My predictions seem to be evidence that it's possible to use scaling laws and other predictable quantitative methods to predict the general performance of language models at least in the short term.
Given the increased effect of algorithmic advances on ML capabilities in the long term and the inherent unpredictability of scientific progress, I expect accurately predicting the capabilities of ML models in the long term (>5 years) to be much more challenging .
As far as I know, the GPT-4 Technical Report also evaluates GPT-3.5 on the MMLU benchmark for the first time (source).
This Anthropic paper notes that GPT-3's MMLU performance improves very slowly when the model is below 10B parameters and then more quickly above that threshold which is a non-linear relationship.
There is evidence showing that algorithmic progress increases predictably over time.
Given that we are in the top end of the logistic success curve -- getting closer and closer to 100% rather than farther and farther from 0% -- I think a more correct/fair/accurate way to assess this would be to look at the failure rate you predicted vs. the failure rate that actually happened. So, you predicted GPT-4 would get approximately 20% of MMLU wrong, whereas actually it got 13.6% wrong. So basically you predicted it would make 50% more errors than it did.
I still think you deserve some credit for making this prediction, but I wouldn't call it 'fairly accurate' and I definitely don't think "8.7% off!" is the right way to think about the diff.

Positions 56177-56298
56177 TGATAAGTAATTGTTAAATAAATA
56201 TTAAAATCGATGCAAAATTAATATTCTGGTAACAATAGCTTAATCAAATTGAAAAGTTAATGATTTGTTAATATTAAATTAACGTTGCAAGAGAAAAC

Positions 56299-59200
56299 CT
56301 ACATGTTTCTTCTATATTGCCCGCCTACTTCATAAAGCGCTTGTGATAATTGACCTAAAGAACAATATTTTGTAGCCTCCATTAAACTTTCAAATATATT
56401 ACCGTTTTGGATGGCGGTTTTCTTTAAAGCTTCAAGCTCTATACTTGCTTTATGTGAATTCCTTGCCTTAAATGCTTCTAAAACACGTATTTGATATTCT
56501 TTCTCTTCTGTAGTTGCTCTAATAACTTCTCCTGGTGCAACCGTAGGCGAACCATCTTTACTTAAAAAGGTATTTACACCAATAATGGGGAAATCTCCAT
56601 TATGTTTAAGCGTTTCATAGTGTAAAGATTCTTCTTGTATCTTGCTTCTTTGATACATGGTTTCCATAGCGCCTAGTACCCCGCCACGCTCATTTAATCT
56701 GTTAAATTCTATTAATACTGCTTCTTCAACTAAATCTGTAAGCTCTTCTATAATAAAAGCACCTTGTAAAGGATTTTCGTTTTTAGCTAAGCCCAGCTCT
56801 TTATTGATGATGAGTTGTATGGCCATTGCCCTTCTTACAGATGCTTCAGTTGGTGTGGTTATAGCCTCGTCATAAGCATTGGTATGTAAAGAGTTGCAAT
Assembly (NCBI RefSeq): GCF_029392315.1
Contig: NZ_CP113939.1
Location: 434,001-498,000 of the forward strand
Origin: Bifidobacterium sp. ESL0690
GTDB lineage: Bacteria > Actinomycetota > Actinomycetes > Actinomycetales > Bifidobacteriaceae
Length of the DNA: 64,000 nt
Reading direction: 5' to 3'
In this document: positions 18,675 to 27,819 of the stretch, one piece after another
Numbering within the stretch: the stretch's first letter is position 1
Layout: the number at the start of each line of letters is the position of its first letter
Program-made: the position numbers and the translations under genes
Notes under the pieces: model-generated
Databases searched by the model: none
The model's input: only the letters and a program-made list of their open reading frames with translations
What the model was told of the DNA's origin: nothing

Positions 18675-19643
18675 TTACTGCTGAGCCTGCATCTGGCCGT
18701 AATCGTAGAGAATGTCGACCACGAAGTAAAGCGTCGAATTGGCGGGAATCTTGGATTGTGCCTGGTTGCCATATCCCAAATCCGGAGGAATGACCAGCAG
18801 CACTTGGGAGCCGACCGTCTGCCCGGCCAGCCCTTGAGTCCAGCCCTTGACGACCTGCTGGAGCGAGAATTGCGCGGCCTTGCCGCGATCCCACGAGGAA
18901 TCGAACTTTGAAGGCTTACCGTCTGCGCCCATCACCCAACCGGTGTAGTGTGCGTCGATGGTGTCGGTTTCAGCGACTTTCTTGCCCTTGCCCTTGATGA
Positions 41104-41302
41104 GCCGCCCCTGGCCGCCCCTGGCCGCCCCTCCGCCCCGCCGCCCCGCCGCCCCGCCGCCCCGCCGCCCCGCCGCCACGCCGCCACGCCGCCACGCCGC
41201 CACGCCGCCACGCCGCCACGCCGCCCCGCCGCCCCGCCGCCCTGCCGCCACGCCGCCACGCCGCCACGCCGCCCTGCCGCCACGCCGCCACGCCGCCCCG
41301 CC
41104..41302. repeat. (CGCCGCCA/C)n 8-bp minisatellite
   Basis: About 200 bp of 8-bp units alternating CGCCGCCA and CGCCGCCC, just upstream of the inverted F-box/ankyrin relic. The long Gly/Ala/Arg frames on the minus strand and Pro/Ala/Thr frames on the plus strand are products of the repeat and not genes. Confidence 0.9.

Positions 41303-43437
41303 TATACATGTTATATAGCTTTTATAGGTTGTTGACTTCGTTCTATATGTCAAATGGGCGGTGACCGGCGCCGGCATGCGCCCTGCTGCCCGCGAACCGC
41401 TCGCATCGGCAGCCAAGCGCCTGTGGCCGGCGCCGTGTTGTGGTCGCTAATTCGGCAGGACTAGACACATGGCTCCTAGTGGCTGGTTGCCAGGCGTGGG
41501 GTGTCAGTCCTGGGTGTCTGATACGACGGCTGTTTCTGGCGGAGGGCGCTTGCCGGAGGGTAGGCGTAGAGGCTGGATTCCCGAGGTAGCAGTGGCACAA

At 86.4%, GPT-4's accuracy is now approaching 100% but GPT-3's accuracy, which was my prior, was only 43.9%. Obviously one would expect GPT-4's accuracy to be higher than GPT-3's since it wouldn't make sense for OpenAI to release a worse model but it wasn't clear ex-ante that GPT-4's accuracy would be near 100%.
I predicted that GPT-4's accuracy would fall short of 100% accuracy by 20.6% when the true value was 13.6%. Using this approach, the error would be 20.6−13.613.6=0.51
Strictly speaking, the formula for percent error according to Wikipedia is the relative error expressed as a percentage:
I think this is the correct formula to use because what I'm trying to measure is the deviation of the true value from the regression line (predicted value).
Using the formula, the percent error is 86.4−79.486.4×100=8.1
I updated the post to use the term 'percent error' with a link to the Wikipedia page and a value of 8.1%.
Suppose you predicted 91% but the actual value was 99%. The percent error may only be about 8% but the likelihood of a wrong answer is 1/100 instead of your predicted 9/100, which is a huge difference.
You may be interested in the links in this post: https://www.lesswrong.com/posts/6Ltniokkr3qt7bzWw/log-odds-or-logits
In this case, the percent error is 8.1% and the absolute error is 8%. If one student gets 91% on a test and another gets 99% they both get an A so the difference doesn't seem large to me.
The article linked seems to be missing. Can you explain your point in more detail?
OK. Let's make it even more extreme. Suppose you take a commercial flight. The likelihood of dying in a crash is on the order of 1 in 10 million. From a percent error or absolute error perspective, 99.99999% isn't that different from 99% but that is the difference between one plane crash per year globally and a couple of dozen plane crashes per hour on average. These are wildly different in terms of acceptable safety.
There's a backup link in the comments: https://www.thejach.com/public/log-probability.pdf